After we drive away, what then? Our relationship with Lizzie will be different, and we’re going to have to manage the change through phone calls, e-mails and perhaps even occasional letters. (For Lizzie, I may even break my longstanding refusal to use instant-messaging.) Karen Levin Coburn and Madge Lawrence Treeger, academics who have researched how the parent-child relationship changes in college, say parents should welcome the opportunity for the start of a new, more mature connection with their children.
Easy to say, but there’s not much choice. Coburn and Treeger say there are things I should and should not do when Lizzie calls with problems in those first weeks of college. I shouldn’t say, “I told you so.” I shouldn’t get involved by going to college administrators. I shouldn’t blame her for her problems, but neither should I agree that everything that goes wrong is someone else’s fault.
“The most helpful parents are those who listen, acknowledge their child’s feelings and allow him or her to generate some options,” Coburn and Treeger observe in their book Letting Go: A Parents’ Guide to Understanding the College Years. I know it will be difficult for me not to give advice, offer solutions or, worst of all, tell Lizzie what I would do in her shoes. I retain the right to give Lizzie advice. But she has the right to reject it.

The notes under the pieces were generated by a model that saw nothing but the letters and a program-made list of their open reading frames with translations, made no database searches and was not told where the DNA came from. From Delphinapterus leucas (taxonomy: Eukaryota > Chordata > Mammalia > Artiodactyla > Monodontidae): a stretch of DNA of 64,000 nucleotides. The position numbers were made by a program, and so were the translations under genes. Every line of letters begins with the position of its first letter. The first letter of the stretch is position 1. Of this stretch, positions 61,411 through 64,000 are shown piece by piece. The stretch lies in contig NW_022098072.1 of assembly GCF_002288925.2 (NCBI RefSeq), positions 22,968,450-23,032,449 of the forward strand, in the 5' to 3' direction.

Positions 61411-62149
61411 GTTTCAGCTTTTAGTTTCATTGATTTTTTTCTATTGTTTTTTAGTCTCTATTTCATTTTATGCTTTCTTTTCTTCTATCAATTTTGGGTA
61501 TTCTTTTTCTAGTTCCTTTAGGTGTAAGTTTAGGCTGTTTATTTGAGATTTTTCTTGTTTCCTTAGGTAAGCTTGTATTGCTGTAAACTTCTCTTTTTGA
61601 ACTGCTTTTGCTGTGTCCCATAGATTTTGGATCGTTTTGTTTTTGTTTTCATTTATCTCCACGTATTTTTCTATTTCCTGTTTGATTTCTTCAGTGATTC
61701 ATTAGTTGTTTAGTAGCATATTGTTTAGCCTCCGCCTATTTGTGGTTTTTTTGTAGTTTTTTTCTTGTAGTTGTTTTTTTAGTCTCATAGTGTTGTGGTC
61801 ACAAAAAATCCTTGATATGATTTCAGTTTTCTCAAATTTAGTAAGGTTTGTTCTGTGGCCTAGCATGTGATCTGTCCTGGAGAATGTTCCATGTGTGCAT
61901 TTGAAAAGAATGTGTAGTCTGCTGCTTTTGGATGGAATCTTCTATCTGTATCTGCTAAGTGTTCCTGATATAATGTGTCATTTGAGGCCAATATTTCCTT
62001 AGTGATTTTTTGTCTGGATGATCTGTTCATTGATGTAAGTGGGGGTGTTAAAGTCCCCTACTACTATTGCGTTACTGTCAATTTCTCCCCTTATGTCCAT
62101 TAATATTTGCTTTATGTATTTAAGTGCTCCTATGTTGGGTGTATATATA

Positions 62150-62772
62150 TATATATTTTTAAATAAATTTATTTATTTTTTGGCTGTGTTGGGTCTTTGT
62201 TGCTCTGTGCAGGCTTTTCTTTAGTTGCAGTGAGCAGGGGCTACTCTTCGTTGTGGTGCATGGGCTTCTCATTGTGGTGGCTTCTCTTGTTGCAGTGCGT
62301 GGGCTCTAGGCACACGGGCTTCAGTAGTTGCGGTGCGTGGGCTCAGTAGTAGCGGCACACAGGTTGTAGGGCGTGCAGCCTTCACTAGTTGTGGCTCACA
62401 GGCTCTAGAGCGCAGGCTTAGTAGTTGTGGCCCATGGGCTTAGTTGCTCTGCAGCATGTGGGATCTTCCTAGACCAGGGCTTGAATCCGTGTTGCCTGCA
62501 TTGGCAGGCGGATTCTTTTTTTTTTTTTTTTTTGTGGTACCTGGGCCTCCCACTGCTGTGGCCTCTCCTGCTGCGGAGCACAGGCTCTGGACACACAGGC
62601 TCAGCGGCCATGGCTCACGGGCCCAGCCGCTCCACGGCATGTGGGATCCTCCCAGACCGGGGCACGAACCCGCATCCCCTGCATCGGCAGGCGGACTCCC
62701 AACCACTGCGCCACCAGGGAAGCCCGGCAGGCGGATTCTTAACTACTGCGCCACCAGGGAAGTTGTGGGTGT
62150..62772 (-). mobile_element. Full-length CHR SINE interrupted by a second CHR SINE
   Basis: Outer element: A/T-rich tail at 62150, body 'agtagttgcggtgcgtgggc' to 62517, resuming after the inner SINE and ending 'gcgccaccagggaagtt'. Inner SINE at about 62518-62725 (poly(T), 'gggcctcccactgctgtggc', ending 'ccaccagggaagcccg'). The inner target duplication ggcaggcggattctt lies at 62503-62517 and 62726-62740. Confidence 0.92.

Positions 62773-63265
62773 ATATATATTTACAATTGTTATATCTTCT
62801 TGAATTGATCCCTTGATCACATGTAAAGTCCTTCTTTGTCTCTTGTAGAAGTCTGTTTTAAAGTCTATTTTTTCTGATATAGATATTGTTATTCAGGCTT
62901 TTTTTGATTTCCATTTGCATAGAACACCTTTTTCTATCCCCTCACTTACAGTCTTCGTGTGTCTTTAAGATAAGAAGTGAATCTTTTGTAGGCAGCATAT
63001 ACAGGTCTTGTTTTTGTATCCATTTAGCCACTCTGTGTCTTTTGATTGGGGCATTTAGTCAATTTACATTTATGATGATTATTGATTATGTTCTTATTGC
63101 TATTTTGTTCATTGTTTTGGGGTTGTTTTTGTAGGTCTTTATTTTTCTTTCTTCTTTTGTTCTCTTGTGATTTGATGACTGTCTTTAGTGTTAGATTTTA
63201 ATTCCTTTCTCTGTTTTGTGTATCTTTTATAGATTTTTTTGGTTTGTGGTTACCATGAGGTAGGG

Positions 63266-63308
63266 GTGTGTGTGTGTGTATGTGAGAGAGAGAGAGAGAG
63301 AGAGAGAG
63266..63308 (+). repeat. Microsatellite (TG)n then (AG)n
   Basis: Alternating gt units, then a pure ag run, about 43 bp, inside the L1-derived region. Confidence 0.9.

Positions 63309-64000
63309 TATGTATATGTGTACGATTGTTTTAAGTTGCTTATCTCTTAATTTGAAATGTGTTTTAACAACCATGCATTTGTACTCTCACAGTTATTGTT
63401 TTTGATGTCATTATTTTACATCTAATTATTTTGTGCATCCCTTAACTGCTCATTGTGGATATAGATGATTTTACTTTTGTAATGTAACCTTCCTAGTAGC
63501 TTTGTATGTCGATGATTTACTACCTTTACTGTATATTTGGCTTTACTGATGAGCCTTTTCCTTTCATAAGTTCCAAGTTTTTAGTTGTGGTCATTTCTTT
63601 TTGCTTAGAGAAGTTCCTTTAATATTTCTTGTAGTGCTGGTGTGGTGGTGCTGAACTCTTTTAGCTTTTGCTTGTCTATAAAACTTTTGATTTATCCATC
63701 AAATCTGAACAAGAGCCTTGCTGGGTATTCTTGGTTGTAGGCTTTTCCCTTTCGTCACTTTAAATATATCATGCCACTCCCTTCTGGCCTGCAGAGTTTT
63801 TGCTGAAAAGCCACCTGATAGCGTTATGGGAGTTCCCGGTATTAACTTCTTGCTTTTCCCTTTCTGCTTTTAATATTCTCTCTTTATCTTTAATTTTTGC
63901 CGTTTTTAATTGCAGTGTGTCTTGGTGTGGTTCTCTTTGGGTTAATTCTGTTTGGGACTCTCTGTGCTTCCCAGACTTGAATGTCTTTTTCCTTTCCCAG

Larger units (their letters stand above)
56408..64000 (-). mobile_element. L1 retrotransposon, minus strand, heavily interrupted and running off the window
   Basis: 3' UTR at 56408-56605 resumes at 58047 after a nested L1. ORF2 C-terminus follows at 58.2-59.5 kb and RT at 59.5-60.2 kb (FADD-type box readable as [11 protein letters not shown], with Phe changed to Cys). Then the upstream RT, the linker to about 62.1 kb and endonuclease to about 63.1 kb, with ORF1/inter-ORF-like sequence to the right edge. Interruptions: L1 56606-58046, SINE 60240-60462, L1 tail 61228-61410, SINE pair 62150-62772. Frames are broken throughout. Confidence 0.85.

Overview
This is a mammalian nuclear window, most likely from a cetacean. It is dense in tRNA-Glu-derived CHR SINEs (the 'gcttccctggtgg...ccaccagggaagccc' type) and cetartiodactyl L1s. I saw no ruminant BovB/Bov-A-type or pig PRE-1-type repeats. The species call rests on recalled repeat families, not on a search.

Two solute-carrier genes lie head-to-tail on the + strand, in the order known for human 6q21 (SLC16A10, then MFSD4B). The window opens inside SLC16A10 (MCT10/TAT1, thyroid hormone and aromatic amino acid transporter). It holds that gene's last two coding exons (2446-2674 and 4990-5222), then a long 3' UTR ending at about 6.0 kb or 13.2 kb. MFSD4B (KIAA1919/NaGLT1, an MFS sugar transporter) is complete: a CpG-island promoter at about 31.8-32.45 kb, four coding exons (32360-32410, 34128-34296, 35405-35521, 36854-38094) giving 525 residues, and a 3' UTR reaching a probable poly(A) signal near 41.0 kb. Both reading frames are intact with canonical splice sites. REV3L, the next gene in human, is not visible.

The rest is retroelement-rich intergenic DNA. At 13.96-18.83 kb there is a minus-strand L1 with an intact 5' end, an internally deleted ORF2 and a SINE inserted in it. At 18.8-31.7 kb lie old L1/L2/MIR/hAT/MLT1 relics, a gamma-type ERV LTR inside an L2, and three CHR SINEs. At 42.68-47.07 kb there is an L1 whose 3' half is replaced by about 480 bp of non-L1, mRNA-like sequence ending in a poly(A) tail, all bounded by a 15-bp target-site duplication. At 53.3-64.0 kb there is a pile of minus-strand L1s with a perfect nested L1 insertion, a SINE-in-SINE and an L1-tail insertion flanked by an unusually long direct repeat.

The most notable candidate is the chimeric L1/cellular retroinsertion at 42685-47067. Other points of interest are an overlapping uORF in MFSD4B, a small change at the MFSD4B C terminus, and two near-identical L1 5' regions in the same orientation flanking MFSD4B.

So how we will spend our last evening together later this month? I fantasize that the four of us will squeeze onto the couch together and watch a favorite old movie. Maybe “Dirty Dancing.” That’s rubbish, of course. Lizzie is going to be out saying goodbye to her friends, Nancy and I will be racing around getting ready to leave early in the morning, and Jonny will be trying to stay out of our way.
So now, facing the imminent prospect of taping up the last box and loading up the car for that long drive from New Jersey to Ohio, I’m resolved to try to offer support in whatever way Lizzie needs it during her last days at home, and when we say goodbye, and after, when she calls or e-mails or comes home to visit.
This is not an end but a beginning, and I’m resolved to be a good freshman dad—even if I have to fake it sometimes.
Timothy Harper is a journalist, author and editorial/publishing consultant. He and his daughter Elizabeth are writing a book, Getting Published for Teens, which will be published by St. Martin’s Press in 2005